Despite the onslaught of modern communications means, including television, internet and smart phones, radio remains the most dynamic and engaging mass media in the world and which continues to be the major source of information and influence in Africa.
Since earmarking 13 February as World Radio Day in 2011, the United Nations Education Scientific and Cultural Organization (UNESCO) has been working to promote radio communication as a means to find ‘greater solutions’ to the planet’s problems. This year’s World Radio Day, which is themed around the concept of ‘Radio for You’, saw more than 550 events being held around the world.
Speaking at the launch of this year’s World Radio Day, the Director-General of UNESCO Irina Bokova said: “Advancing fundamental freedoms and promoting public access to information is essential to bolstering good governance and the rule of law, to deepening inclusion and dialogue. In tackling new challenges, in responding to climate change, in countering discrimination, radio can provide an accessible and real-time medium to bridge divides and strengthen dialogue.”
In a survey conducted following last year’s World Radio Day, UNESCO obtained several interesting statistics on radio prevalence in Africa:
In Tanzania, 83 percent of people get news and information from radio, making it the leader of both media and non‐media sources.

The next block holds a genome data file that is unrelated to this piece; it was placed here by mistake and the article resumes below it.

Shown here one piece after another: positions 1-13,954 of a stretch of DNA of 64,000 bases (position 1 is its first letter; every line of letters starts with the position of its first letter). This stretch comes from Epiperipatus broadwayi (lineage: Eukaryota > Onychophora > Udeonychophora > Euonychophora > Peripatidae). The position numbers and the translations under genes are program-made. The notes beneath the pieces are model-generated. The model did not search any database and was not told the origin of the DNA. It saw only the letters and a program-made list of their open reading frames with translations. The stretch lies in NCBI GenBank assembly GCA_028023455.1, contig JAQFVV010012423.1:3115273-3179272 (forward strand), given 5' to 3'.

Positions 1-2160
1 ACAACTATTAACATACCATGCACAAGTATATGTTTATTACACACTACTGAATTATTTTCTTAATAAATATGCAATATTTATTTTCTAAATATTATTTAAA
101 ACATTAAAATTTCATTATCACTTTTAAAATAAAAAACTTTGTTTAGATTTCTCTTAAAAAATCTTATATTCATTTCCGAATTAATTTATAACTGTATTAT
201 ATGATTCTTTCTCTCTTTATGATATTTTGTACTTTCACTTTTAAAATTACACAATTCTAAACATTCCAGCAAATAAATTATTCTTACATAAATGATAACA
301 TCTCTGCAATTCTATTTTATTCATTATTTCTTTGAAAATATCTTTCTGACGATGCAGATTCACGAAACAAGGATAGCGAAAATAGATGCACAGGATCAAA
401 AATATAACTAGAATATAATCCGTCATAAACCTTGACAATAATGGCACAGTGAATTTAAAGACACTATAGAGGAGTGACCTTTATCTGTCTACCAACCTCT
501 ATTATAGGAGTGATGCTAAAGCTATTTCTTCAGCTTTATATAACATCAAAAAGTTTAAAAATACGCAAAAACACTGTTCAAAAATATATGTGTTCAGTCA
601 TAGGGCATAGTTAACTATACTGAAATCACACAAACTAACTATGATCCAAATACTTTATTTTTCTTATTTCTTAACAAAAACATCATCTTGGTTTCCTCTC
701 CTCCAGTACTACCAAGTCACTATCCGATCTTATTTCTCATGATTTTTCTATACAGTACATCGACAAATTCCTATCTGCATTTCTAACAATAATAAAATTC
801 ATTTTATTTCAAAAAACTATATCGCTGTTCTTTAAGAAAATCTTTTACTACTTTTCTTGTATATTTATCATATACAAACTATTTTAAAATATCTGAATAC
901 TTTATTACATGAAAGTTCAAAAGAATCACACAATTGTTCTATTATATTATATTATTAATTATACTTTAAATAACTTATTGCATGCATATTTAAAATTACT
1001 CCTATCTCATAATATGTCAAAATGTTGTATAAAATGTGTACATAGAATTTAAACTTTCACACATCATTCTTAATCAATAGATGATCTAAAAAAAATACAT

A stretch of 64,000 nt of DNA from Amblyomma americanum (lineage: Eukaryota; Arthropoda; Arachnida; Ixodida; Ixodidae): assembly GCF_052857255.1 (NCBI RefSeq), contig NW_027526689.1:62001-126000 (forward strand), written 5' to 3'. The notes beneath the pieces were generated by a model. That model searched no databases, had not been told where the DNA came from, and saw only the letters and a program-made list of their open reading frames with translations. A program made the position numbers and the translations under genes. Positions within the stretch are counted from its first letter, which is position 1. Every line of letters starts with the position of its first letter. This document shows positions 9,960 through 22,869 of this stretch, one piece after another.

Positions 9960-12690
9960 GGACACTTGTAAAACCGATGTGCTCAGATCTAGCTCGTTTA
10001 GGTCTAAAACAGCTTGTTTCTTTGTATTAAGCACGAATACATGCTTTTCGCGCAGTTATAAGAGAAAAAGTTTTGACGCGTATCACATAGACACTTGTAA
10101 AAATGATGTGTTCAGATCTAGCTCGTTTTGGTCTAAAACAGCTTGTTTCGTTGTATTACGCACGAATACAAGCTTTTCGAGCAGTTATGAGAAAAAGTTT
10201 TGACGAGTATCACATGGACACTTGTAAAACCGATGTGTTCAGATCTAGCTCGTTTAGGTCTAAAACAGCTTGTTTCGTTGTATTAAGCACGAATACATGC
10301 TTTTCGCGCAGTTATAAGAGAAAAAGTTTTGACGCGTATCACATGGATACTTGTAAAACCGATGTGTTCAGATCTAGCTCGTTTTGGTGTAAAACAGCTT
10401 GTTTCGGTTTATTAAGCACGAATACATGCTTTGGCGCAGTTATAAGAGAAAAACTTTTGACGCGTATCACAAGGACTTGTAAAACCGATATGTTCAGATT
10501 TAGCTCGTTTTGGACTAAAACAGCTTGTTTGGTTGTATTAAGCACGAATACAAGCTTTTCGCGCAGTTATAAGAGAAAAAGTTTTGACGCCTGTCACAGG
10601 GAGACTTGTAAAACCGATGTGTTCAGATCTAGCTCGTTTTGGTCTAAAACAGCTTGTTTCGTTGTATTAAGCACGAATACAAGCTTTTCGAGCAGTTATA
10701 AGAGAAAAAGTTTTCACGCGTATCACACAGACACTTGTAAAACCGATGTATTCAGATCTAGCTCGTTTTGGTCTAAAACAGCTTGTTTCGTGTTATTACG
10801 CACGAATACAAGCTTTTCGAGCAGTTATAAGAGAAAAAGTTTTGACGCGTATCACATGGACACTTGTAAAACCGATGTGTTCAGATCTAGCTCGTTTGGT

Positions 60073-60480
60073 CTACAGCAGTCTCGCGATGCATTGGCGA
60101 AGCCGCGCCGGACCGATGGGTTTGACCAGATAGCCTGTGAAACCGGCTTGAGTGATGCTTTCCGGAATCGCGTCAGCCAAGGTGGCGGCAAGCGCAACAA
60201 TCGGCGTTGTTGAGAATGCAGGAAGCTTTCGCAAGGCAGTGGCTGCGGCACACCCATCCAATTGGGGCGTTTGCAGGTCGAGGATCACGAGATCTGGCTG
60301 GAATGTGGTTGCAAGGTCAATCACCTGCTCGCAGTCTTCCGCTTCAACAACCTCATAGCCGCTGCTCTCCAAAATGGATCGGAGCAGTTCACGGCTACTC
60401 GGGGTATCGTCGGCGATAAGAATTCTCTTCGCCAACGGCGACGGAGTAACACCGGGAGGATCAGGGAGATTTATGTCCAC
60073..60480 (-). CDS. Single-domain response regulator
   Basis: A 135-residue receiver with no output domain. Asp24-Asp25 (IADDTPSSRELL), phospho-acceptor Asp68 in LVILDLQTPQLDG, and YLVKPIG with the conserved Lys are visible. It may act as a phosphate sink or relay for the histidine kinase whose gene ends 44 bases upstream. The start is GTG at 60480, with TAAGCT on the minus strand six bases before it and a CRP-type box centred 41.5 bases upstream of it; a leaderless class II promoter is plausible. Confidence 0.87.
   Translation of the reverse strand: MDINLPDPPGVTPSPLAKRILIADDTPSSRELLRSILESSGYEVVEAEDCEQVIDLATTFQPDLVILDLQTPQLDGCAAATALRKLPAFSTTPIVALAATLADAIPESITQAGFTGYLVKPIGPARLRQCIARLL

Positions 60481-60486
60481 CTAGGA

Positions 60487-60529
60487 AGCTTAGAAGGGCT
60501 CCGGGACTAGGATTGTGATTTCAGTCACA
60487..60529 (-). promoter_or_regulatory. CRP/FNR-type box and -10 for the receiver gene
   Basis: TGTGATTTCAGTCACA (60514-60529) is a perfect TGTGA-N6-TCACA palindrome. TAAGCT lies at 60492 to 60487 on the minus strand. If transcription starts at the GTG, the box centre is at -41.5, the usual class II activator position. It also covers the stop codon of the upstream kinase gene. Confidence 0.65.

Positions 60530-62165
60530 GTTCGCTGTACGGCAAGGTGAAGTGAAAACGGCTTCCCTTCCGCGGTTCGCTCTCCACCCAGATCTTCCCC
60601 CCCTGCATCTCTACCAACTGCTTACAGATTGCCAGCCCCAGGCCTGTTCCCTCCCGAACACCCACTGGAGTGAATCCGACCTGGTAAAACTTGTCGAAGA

Radio remains the most accessible and used medium in Zambia. Access to radio and television in urban areas is about equal (85% for radio and 79% for TV) while in the rural area the difference is more significant (68% for radio and 26% for TV).
Community radio is the fastest growing form of radio communication in Africa. In the 11 African countries surveyed by UNESCO, while local commercial radio grew by an average of 360 percent between 2000 and 2006, community radio grew by a striking 1,386 percent.
For the majority of listeners in Kenya the most popular thing learned from radio was politics, with 21 percent indicating it as the thing they learned most.
Radio is said to be the most reliable and affordable medium of exchanging information and knowledge in many communities across Africa where access to electricity, internet, and television is limited.
Radio offers the opportunity for small communities whose voices are not heard on wider medium, to express themselves on touchy subjects, which affects their country or community, while being at the same time protected behind ‘a voice’.
Where social media and audience fragmentation can put us in media bubbles of like-minded people, radio is uniquely positioned to bring communities together and foster positive dialogue for change. By listening to its audiences and responding to their needs, radio provides the diversity of views and voices needed to address the challenges we all face. Radio informs us and transforms us, through entertainment, information and audience participation. Having a radio means you are never alone – you always have a friend in radio.